May 4, 2008

NASA's promotion of MMO games to support STEM learning; Vision-play's SpaceStationSim game; EASe games for children with autism spectrum disorders

NASA is looking for a partner to develop a massively multiplayer online learning game to support education in science, technology, engineering, and mathematics, known as STEM. The following is a quote from NASA's website regarding the advantages of providing learners with MMO games:

"Persistent immersive synthetic environments in the form of massive multiplayer online gaming and social virtual world, initially popularized as gaming and social settings, are now finding growing interest as education and training venues. There is increasing recognition that these synthetic environments can serve as powerful “hands-on” tools for teaching a range of complex subjects. Virtual worlds with scientifically accurate simulations could permit learners to tinker with chemical reactions in living cells, practice operating and repairing expensive equipment, and experience microgravity, making it easier to grasp complex concepts and transfer this understanding quickly to practical problems. MMOs help players develop and exercise a skill set closely matching the thinking, planning, learning, and technical skills increasingly in demand by employers. These skills include strategic thinking, interpretative analysis, problem solving, plan formulation and execution, team-building and cooperation, and adaptation to rapid change."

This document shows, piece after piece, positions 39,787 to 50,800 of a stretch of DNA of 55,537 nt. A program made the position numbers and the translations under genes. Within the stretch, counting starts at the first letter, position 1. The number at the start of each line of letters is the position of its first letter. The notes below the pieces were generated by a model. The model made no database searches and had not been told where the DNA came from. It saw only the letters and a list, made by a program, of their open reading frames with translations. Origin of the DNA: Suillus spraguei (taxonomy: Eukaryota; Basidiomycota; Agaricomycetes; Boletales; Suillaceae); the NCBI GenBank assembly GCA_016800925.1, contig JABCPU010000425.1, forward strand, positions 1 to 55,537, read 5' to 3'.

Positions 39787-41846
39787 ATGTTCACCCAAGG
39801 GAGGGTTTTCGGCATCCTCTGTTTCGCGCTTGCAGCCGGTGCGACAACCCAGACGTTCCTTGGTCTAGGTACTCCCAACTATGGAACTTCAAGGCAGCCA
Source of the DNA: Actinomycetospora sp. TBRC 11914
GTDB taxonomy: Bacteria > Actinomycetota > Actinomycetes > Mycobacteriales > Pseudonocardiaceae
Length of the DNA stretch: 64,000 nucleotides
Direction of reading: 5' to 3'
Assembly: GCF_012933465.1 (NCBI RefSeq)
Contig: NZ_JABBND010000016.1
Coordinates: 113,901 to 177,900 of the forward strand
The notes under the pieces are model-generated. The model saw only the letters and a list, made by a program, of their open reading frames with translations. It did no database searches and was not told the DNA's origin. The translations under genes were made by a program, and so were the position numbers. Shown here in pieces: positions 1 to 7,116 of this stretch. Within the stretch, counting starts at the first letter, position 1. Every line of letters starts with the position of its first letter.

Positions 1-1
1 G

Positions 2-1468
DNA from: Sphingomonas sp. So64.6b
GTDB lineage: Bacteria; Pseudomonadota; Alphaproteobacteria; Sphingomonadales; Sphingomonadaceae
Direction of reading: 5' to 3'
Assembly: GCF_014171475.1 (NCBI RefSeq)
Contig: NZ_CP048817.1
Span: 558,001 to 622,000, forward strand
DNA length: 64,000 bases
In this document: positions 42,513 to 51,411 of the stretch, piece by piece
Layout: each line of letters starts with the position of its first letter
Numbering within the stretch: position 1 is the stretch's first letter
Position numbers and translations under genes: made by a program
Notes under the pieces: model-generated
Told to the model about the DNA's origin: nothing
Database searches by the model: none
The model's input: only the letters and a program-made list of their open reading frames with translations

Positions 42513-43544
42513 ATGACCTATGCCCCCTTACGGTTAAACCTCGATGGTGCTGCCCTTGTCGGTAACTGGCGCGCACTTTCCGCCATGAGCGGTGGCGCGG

NASA's Request for Proposals document outlines the specifics for game developers who'd like to partner with NASA on this project. The MMO's target audience is teens in highschool and above, with adoption expected at the middle school level. Partners should be know how to make the game accessible to people with disabilities.


If you like games about space, or know young people who do, you might be interested in Vision-play's SpaceStationSim, which was developed in collaboration with NASA. For more information, you can visit the Vision-play website, where you can find an on-line manual for the game, screenshots, and a free demo.


Vision-Play also created four games for use with children who have autism spectrum disorders, building on the EASe CD series used by some occupational therapists to help with auditory hypersensitivity, hyperacusis, central auditory processing disorders, or sensory integration disorders. The EASe games "not only fun to play, but stimulate a child’s auditory/vestibular and visual/balance sensory inputs, and help teach them to manage noise and regulate balance." EASe games allow for three speed settings. It is not clear if they are switch-adaptible.

It will be interesting to see how these games play out in school settings!

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